Analysis of prior and current election cycles in Romania
After the fall of the communist system, Romania finally becomes a democratic country. With grand consequences from the claws of the totalitarian regime, people succeeded in taking back their freedom. The position Romania was in, post communism, was not on an envious level. Those scars are still present in the land of the Carpathians.
For the upcoming elections the main rivals on the Romanian political stage are PSD or the Social-Democrat party and PNL i.e. Liberal-National party. PSD are at the top since the very beginning. They were elected even in the first democratic elections in Romania where they won over the Agricultural party. On the 2004 elections, PSD were defeated by the alliance created by PD Democratic Party (which later merged with the Liberal Democratic Party in 2007 and became PDL) and the right-winged PNL or National Liberal Party. It is important to highlight than in this transition PD were ideological socialists, but when the merge occurred they changed their ideology from socialism to liberal conservatism. In the following elections, in 2008, PNL and PDL appeared separately. PDL were supported by PSD and this is when a broad government was formed.
The unnatural coalition between PDL and PSD fell apart before the following elections in 2012, when the socialists appeared with a new coalition, and this time it was with PNL. That coalition, composed of completely different ideologies, showed itself successful during the elections and won with convincingly 60% of the votes. At that time the Prime Minister Victor Ponta from PSD was elected, who was accused of plagiarism and counterfeit of his master’s degree from his studies in Italy.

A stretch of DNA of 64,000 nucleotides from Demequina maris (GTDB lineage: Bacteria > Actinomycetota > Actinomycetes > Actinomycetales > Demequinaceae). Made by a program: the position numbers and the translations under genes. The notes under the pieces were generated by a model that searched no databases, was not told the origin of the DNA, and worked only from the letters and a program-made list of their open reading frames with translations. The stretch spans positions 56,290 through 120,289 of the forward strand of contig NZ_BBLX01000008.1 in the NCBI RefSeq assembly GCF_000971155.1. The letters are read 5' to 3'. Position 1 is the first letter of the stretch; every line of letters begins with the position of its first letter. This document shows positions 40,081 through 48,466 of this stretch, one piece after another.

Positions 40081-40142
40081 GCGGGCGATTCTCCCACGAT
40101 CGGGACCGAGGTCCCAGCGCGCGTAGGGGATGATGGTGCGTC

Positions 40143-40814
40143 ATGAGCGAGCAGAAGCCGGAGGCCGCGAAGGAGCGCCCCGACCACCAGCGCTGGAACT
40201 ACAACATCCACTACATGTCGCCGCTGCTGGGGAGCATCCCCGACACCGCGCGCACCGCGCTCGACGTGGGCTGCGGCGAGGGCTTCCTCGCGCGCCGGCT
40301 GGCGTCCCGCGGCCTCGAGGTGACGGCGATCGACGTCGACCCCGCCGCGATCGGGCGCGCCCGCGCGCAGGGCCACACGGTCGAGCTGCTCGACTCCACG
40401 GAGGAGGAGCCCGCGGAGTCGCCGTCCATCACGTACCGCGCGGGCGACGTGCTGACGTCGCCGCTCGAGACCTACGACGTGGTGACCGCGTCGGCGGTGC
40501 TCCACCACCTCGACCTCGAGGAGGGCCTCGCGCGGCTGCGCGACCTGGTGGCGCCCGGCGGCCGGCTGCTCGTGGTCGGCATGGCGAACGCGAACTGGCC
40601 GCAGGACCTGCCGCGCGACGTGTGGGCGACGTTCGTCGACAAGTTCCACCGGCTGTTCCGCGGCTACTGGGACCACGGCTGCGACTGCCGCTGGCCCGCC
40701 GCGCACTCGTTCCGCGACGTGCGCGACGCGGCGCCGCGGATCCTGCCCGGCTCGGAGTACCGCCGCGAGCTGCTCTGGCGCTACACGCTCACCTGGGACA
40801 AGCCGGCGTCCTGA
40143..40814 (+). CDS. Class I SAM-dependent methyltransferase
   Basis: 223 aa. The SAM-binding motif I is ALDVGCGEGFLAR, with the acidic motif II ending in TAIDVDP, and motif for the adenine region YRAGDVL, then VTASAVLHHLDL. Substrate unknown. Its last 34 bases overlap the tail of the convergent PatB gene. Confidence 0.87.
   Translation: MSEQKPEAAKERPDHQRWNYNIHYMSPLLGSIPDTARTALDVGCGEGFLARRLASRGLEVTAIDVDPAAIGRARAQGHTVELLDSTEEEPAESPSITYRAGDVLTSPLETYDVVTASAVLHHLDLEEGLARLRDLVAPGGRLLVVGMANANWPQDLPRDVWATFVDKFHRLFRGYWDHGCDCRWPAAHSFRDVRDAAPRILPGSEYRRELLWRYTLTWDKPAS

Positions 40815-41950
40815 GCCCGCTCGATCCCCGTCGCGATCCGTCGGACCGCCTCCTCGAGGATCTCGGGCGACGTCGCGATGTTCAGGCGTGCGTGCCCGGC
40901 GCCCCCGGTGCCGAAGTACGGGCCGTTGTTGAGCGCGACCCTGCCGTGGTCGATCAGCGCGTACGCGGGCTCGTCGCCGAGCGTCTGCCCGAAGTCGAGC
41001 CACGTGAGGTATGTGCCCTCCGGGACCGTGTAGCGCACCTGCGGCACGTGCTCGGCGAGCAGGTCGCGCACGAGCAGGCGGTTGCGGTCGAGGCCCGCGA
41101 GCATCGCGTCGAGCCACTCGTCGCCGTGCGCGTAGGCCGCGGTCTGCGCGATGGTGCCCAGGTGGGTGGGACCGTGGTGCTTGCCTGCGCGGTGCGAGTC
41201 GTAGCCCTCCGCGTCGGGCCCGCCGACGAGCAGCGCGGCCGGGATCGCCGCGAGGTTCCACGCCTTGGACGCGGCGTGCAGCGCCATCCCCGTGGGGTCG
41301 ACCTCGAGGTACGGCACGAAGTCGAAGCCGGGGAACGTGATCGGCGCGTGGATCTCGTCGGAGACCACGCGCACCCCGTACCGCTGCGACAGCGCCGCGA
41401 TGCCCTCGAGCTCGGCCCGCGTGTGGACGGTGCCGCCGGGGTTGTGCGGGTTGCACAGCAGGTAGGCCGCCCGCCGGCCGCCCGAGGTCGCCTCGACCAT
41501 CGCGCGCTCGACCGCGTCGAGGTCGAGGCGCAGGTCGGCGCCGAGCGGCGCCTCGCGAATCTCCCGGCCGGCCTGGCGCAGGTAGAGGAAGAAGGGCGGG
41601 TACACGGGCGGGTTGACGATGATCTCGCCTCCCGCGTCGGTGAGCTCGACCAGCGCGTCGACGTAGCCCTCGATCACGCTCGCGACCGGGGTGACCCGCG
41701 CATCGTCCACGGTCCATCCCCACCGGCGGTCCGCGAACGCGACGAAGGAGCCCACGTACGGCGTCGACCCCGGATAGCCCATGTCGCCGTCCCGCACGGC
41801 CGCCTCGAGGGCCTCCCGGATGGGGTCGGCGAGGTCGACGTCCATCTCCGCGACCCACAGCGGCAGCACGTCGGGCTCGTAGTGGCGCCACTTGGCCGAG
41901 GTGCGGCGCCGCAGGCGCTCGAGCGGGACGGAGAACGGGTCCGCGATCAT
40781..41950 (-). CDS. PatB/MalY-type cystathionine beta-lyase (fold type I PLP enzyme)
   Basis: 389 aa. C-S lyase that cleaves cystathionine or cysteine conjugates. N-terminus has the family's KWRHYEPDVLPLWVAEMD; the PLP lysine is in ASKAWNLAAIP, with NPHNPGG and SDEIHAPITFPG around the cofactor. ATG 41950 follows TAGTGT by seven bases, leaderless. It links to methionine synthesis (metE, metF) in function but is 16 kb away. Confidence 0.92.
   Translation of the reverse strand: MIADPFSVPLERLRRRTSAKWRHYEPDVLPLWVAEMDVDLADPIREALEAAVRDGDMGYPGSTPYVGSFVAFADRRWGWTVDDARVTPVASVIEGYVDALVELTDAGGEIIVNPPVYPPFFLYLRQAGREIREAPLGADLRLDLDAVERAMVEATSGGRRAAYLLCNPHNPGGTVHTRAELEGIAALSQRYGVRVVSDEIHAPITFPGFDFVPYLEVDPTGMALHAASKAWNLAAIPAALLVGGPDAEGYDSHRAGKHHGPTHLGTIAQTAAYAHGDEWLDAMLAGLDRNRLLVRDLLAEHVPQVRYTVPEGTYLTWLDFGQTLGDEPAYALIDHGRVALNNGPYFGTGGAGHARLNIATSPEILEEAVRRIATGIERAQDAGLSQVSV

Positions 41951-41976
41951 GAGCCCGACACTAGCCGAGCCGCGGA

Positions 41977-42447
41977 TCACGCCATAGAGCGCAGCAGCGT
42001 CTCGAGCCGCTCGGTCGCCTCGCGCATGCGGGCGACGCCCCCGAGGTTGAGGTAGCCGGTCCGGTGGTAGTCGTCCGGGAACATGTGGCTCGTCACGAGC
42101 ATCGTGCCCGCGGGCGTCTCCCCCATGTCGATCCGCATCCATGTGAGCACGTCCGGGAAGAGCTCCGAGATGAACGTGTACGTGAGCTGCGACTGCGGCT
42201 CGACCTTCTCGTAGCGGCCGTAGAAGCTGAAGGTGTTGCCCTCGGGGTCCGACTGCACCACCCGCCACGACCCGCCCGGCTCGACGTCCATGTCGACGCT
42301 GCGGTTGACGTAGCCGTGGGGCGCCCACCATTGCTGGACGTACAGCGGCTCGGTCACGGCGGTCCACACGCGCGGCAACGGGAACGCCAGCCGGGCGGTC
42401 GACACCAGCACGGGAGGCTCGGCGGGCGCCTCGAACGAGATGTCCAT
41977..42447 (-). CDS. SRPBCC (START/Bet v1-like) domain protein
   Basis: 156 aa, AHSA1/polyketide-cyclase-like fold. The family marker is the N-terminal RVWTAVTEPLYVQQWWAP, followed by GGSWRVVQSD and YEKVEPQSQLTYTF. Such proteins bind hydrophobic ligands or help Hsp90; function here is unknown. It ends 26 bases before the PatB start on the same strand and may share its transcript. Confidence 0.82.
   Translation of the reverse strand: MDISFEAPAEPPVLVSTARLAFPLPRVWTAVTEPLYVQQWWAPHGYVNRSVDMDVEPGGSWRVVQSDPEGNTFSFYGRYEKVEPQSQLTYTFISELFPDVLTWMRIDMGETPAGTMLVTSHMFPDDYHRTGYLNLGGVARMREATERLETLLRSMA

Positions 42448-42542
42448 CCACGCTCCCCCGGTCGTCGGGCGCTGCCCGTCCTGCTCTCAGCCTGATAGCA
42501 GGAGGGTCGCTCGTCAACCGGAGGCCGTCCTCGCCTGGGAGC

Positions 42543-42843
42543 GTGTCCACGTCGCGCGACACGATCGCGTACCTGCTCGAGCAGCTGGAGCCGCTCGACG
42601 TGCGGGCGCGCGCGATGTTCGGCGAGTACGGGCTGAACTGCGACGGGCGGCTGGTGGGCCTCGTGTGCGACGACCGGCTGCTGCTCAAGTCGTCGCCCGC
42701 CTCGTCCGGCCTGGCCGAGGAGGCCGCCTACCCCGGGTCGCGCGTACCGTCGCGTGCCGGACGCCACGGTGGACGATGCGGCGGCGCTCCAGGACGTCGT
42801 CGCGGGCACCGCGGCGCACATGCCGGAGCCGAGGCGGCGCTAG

Before the upcoming election in 2014, two of the largest conservative parties, PDL and PNL, merged under the name PNL or National Liberal Party. Although it was expected for this coalition to face a grand victory in the 2016 elections, they were defeated by the socialist PSD and lost 20 seats in the Senate, compared to prior elections in 2012. As a Prime Minister Sorin Grindeanu from PSD was elected, i.e. Romania’s Social-Democratic party.
Due to lack of majority, they formed a coalition with ALDE (Alliance of liberal and democrats). However, the cabinet kept facing changes due to their instability. In 2017 the parliament voted distrust and Grindenau submitted his resignation from his Prime Minister position. The socialists nominated Mihai Tudose, but in the same year, once again, the parliament voted for no confidence. For the third time in 2017 PSD suggested a third Prime Minister, but for the first time a woman, Viorica Dăncilă. After only two years, in 2019, she also faced the same fate as her former colleagues and the parliament voted for no confidence.
This government is remembered for the creation of the Social prosecution. One of the most unstable moments on Romania’s political scene, with the most massive protests since 1989. At the end of the day, the same people who created this court became criminals themselves, common for politicians from socio-democrat lining. In 2018 the leader of PSD was accused for embezzlement due to which he was sentenced to three years of prison and started serving in 2019.